Anonymity: The next stage of evolution in social media

Anonymity is becoming something of a blowback in the social media space. Saturated exposure to the web, especially in developed economies, is transforming traditional norms of communications between consumers, leading to greater demand for privacy and anonymity online. Increasingly, experienced Internet users are shunning public profiles and erasing their digital footprints across social media. Although finding a successful revenue model is a challenge for apps and services that promise anonymity, this segment is set to keep sell businesses busy, with existing digital majors paying close to attention to the trend.

The continuing fallout from exposed state-sponsored Internet surveillance programmes is encouraging consumers to second-guess their usage of open-access web services. The admission of end-user metadata collection by several major online giants, including Google and Facebook, is driving more consumers towards niche, encryption-based products such as secretive messaging apps. Mainstream social networks are seeing an outflow of emerging-market teens and young professionals to alternative and anonymous social media, as they look to escape the public gaze of relatives, employers and colleagues. According to trade sources, Facebook has lost 11.0 million young users in the USA since 2011.

Recognising the opportunities of anonymous communications, a number of start-ups have sprung up to service the privacy-minded Internet user. Investors clearly believe they hold a positive future, with privacy smartphone apps Whisper and Secret attracting $20.0 million and $9.0 million in venture capital over the past year, respectively. Encrypted (which essentially means scrambled and therefore untraceable) mobile messaging services have also grabbed attention due to their growing numbers of users. The encrypted Telegram app, for example, added 5.0 new million users in February 2014 alone. Segments such as email, voice, browsers and cloud computing all hold significant opportunities in privacy delivery, as the world’s near 3 billion Internet users look to have the same protection afforded to businesses.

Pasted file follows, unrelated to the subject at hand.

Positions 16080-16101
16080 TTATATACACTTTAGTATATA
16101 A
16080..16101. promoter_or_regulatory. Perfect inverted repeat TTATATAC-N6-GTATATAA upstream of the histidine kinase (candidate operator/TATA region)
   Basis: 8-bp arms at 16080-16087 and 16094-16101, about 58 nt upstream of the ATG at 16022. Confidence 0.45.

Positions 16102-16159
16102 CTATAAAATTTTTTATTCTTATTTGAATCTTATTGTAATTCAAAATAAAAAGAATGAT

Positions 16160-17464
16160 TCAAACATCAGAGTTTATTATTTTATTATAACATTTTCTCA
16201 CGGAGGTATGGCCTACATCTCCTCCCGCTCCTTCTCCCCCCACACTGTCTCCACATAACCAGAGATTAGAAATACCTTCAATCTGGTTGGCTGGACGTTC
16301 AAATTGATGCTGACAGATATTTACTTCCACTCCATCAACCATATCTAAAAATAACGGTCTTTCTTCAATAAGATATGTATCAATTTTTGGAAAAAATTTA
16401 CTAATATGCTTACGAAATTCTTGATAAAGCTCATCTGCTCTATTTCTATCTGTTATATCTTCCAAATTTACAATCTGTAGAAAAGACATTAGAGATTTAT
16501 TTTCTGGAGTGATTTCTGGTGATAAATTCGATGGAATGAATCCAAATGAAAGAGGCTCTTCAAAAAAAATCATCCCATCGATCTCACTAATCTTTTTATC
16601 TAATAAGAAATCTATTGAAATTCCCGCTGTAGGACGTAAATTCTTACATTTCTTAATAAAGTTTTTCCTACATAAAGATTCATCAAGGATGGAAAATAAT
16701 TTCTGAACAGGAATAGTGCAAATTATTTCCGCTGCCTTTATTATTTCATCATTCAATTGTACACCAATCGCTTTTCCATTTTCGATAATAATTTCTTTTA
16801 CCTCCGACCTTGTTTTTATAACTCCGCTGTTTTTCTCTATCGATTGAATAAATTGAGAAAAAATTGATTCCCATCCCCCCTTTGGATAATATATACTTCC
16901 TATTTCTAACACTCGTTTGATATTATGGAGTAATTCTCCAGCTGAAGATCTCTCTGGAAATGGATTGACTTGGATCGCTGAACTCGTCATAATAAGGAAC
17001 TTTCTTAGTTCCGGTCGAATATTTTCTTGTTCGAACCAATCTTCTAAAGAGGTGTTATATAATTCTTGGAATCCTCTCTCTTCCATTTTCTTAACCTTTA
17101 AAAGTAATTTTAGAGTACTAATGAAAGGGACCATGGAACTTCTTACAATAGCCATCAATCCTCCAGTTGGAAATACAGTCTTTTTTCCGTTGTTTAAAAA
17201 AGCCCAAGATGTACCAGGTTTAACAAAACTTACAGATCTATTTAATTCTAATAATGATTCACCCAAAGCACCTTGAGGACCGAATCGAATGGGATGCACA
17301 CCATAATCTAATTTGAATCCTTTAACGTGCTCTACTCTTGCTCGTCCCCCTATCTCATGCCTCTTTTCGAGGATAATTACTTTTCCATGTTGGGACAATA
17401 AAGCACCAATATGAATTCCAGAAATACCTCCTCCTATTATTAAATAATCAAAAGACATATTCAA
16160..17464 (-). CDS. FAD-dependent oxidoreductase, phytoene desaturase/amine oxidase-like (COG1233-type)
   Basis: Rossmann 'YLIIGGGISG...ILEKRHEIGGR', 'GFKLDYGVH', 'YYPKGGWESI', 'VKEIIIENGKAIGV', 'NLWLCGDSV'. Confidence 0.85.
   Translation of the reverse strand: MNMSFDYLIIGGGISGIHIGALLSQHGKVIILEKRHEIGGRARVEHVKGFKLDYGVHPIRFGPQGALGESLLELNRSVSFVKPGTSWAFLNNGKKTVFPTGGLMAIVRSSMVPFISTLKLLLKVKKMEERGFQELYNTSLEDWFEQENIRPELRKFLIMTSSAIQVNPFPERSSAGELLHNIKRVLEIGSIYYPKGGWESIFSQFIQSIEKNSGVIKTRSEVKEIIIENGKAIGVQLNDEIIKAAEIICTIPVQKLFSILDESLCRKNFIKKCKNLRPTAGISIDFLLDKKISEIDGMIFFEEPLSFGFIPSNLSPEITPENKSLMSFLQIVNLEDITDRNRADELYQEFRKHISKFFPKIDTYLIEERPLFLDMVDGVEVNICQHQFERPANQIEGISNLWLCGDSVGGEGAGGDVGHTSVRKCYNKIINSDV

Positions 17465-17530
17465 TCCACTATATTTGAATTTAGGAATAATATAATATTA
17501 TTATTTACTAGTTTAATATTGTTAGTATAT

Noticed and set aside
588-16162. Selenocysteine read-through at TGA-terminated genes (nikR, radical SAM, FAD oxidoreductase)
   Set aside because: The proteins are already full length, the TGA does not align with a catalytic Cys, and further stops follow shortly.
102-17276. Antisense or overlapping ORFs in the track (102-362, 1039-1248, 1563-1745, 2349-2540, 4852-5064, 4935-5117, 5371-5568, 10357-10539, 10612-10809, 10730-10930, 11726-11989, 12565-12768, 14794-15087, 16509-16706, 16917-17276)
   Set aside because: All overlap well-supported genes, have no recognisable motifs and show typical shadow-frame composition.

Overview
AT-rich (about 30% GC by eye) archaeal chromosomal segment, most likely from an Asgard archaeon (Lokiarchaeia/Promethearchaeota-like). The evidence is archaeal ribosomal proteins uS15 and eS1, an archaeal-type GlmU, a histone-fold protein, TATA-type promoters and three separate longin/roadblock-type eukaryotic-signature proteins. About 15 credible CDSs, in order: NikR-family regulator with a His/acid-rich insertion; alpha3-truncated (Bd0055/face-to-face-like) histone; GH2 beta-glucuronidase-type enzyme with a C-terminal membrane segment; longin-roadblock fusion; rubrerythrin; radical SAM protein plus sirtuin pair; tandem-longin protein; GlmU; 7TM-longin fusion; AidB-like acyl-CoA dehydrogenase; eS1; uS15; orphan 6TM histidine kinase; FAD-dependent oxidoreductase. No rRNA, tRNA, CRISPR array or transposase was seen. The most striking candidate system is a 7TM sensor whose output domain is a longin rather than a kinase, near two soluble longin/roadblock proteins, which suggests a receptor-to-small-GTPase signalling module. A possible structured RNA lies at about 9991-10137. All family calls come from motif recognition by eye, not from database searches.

Even the digital majors are beginning to see the crossover potential of consumer-led anonymity. According to industry insiders, Facebook is considering developing its own privacy service, while rumours persist that the social networking giant is planning to buy Secret for $100 million.

Consumers in some countries may find anonymity services especially important. While the privacy trend is largely being driven by trend-conscious developed market users, some emerging markets where freedom of speech is repressed or monitored due to political or religious reasons could especially see strong uptake for encrypted software.

Anonymity can nonetheless provide a challenge for developers. Apps and sites servicing this burgeoning market have to contend with cases of cyberbullying, fake bomb threats and other unsociable behaviour, while there remains the threat of being associated with online underground movements ranging from hackers to criminal organisations. For example, PostSecret was forced to shut down its anonymity smartphone app in early 2012 after being unable to deal with the large number of offensive content. Another obstacle is the disinterest of advertisers in utilising a product they cannot demographically determine, since anonymity does not allow accurate consumer profiling.







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